Philly FOP boss visits President Trump at White House to criticize DA Larry Krasner
John McNesby was among a group of police union officials who met with President Donald Trump to condemn prosecutors like Krasner who have taken office across the country and pledged to make the criminal justice system less punitive.
John McNesby, president of Philadelphia’s police union, found a new venue Friday to criticize District Attorney Larry Krasner: the White House.
McNesby was among a group of municipal police union officials nationwide who met with President Donald Trump to condemn prosecutors like Krasner, who have taken office across the country pledging to make the criminal justice system less punitive.
McNesby said that the White House meeting lasted about two hours and also included officials from the federal Attorney General’s Office and the Department of Homeland Security. Leaders from the national Fraternal Order of Police attended, McNesby said, as did police union officials from cities including Baltimore, Chicago, Dallas, and Houston. Prosecutors in each of those cities have pledged in varying degrees to seek to reduce incarceration.
Most of the topics McNesby said were discussed — such as a rise in shootings and homicides — would be familiar to Krasner, a frequent target of McNesby’s since before Krasner took office. In a statement released Friday afternoon, McNesby said Krasner had “created a culture in Philadelphia that is anti-law enforcement and leaves victims without a true advocate.”
In a statement Friday afternoon, Krasner fired back: “I am honored once again to be attacked by President Trump, the most criminal U.S. president of my lifetime, and to hear it from one of his local megaphones, John McNesby. As usual in Trumpworld, the attacks are fact-free. Sorry, guys. History is not on your side.”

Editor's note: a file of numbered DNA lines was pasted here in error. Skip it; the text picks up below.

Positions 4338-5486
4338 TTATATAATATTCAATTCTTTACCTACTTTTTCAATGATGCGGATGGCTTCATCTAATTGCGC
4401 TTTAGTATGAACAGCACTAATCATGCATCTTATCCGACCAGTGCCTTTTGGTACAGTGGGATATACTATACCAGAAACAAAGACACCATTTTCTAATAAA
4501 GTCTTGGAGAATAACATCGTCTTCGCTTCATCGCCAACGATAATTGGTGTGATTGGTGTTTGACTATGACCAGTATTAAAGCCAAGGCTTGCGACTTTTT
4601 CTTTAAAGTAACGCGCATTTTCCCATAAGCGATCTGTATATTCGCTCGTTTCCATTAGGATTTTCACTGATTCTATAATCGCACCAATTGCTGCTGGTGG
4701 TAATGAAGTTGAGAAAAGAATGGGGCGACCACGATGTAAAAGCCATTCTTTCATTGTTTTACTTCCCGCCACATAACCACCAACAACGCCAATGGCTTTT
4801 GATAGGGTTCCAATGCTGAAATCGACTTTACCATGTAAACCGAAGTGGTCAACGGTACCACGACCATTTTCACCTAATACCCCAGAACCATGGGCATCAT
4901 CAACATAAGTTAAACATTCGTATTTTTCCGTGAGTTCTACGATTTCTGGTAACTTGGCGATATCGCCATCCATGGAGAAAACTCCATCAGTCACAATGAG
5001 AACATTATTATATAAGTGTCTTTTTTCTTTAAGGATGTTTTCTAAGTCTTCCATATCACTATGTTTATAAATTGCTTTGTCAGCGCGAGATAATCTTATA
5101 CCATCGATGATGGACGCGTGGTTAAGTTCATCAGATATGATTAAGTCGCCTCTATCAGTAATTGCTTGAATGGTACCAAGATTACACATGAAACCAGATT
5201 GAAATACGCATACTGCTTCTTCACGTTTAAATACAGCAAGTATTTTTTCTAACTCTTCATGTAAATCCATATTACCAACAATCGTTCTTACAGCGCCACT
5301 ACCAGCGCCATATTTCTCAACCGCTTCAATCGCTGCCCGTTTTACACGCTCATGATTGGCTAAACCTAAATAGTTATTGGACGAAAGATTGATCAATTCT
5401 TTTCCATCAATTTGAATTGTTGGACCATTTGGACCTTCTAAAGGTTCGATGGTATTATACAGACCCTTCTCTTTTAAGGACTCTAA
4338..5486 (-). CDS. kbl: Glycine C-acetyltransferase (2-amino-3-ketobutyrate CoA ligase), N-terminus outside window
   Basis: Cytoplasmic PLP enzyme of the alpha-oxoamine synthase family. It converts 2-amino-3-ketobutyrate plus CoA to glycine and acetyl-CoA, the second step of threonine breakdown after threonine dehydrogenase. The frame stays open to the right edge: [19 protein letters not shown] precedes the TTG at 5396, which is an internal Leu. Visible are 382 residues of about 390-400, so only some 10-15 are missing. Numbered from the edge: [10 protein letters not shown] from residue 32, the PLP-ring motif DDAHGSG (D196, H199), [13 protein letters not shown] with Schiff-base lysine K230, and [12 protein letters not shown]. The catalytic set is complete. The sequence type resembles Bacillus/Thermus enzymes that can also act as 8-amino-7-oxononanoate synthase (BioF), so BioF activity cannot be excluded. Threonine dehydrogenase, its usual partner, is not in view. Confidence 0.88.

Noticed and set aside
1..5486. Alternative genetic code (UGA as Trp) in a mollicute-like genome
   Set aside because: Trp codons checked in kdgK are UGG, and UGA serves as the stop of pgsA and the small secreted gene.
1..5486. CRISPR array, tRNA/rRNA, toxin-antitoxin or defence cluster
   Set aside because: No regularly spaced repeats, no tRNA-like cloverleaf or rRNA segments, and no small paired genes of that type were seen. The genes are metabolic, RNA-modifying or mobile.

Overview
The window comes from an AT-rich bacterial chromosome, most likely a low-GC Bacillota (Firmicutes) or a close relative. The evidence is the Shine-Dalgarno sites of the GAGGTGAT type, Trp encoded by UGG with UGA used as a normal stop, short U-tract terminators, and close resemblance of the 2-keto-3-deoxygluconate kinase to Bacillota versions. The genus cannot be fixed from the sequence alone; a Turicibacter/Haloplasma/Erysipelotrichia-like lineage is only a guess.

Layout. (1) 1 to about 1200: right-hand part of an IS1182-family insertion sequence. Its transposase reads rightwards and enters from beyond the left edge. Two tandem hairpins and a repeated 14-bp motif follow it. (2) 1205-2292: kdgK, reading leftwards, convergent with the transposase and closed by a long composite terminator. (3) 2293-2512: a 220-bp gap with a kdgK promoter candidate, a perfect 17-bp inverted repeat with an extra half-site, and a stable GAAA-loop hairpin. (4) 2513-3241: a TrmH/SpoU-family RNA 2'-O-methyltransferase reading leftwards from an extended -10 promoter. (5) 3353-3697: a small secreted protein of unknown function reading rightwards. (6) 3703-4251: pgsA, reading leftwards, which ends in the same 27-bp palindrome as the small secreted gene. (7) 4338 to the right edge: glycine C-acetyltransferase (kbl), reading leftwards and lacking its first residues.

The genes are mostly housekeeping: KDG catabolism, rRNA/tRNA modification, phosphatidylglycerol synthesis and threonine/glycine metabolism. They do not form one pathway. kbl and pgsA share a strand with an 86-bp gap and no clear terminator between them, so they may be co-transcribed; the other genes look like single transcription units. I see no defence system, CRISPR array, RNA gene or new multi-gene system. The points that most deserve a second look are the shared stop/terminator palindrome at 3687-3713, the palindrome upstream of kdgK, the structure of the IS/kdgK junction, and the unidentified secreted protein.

Krasner also invited Trump to Philadelphia for a “a robust discussion of criminal justice and policing.”
U.S. Attorney General William Barr has echoed McNesby’s criticisms of progressive prosecutors, many of whom have sought to reduce the use of cash bail, deemphasize low-level offenses, and ultimately reduce the number of people behind bars.
This week, Barr also suggested that communities that did not “respect” law enforcement “might find themselves without the police protection they need” — remarks that were called disturbing by some advocates.
McNesby’s latest broadsides follow his recent attack on Eagles safety Malcolm Jenkins’ Inquirer op-ed column on the selection of a new city police commissioner.
Krasner backed Jenkins at the time, saying: “We have some people, like Malcolm Jenkins, who want to take us up and forward, and we have others — and unfortunately John McNesby is an example of this — who want to take us down and backward.”
Friday’s White House meeting came just days before Trump and Vice President Mike Pence are scheduled to host a political rally in Hershey. McNesby said the impending visit to Pennsylvania did not come up during the discussion.